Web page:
But when I launched into the subject of slug sex with this girl in the desert, she became visibly uncomfortable. Feeling the awkwardness, I stopped short of describing the intertwining head penises and said to her, “Oh, I’m sorry, is this making you uncomfortable? We can always talk about something else you know.”
I changed the subject and continued on chatting with her, but I couldn’t shake that air of awkwardness. Twenty or so minutes later she turned and said to me, “You know that thing you were talking about earlier with the slugs? Yeah, you shouldn’t go around saying that to girls you’ve just met. It’s weird.”
That’s when I decided I didn’t want to know the girl any better. After all, an appreciation of slug sex is only the tip of my weird iceberg. If she couldn’t handle that, there wasn’t much hope for us.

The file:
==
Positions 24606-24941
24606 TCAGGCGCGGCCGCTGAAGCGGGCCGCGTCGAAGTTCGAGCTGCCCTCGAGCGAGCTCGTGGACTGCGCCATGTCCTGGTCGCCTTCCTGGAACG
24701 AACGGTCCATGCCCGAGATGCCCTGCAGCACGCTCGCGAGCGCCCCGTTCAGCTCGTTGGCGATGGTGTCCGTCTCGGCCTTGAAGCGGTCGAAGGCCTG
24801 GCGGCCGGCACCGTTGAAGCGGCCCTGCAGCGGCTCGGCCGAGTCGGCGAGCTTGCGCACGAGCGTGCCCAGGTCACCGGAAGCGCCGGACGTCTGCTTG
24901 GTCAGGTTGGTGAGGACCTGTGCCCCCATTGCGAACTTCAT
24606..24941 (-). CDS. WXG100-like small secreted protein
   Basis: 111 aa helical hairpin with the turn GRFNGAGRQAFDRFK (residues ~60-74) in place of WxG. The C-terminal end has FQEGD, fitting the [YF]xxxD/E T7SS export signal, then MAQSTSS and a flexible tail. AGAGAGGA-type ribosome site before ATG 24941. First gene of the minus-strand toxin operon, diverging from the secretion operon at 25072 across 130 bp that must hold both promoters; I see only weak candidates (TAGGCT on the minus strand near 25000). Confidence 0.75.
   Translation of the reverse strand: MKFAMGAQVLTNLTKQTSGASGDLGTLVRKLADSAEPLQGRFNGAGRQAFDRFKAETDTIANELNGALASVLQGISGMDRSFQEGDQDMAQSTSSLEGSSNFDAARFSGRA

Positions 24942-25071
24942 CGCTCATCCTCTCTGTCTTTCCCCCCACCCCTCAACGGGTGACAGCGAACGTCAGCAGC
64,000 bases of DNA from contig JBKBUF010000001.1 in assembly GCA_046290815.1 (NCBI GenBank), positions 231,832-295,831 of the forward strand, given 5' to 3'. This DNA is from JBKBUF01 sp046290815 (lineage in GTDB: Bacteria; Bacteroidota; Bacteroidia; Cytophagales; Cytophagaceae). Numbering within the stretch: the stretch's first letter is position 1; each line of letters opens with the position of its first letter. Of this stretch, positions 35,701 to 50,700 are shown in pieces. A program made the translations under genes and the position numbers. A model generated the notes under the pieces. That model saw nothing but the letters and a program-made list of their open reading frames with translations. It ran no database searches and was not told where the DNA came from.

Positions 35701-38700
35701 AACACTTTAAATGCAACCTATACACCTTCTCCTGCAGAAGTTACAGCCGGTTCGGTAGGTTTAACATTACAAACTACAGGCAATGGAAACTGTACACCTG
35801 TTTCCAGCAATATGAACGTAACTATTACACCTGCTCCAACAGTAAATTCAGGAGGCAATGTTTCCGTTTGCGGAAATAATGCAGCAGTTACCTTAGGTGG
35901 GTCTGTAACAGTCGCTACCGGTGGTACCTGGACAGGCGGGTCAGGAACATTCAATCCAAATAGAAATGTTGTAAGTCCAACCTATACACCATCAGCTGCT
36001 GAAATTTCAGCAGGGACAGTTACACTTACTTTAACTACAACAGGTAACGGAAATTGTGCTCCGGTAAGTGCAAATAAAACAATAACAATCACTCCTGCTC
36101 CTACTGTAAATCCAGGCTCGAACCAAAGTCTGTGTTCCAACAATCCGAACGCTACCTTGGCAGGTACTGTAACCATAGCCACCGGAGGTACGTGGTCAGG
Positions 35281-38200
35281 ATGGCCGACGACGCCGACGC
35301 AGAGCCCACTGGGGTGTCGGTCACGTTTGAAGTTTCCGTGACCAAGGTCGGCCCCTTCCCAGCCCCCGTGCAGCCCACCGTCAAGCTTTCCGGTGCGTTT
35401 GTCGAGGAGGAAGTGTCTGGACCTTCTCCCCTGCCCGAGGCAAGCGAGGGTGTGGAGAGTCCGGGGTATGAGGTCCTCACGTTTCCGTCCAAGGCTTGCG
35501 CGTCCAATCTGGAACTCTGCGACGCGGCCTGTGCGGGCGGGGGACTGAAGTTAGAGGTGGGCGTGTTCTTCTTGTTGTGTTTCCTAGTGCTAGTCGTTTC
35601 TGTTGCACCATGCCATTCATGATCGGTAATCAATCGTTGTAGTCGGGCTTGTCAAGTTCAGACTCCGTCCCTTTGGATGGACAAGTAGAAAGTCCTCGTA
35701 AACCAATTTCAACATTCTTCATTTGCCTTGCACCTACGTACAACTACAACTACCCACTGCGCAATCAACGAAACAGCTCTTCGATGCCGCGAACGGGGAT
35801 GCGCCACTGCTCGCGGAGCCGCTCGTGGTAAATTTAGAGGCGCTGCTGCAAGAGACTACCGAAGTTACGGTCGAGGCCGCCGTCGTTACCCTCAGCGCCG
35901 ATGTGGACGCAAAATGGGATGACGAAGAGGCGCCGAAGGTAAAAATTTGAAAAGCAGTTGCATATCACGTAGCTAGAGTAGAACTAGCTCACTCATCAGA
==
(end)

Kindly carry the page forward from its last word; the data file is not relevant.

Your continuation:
So I ended up spending the rest of that safari hanging out with a bunch of Chinese people who didn’t speak English but proved much better company.
But here’s why I’m telling you this: Awkwardness isn’t always something you can or even should resolve. Sometimes it’s just a sign that you need to move on.
Take the second and third examples listed up top, where you approach an attractive stranger in a coffee shop and lay your cards on the table. Could still happen that you get a cold response. When I find myself in that situation, I’ll usually persist a little bit to make sure it’s not just an automatic rejection (for all I know, I could be the third guy who’s tried to hit on her since she sat down). But say the interaction doesn’t improve any and the awkwardness remains. Then I’ll just move on, typically ending the conversation with something like this: “Hey, no worries. I didn’t mean any disrespect. Have a good day.”
Here’s an idea
Via the comments, tell me about some awkward moments you’ve experienced, and together we’ll figure out how a hefty dose of honesty might have helped the situation.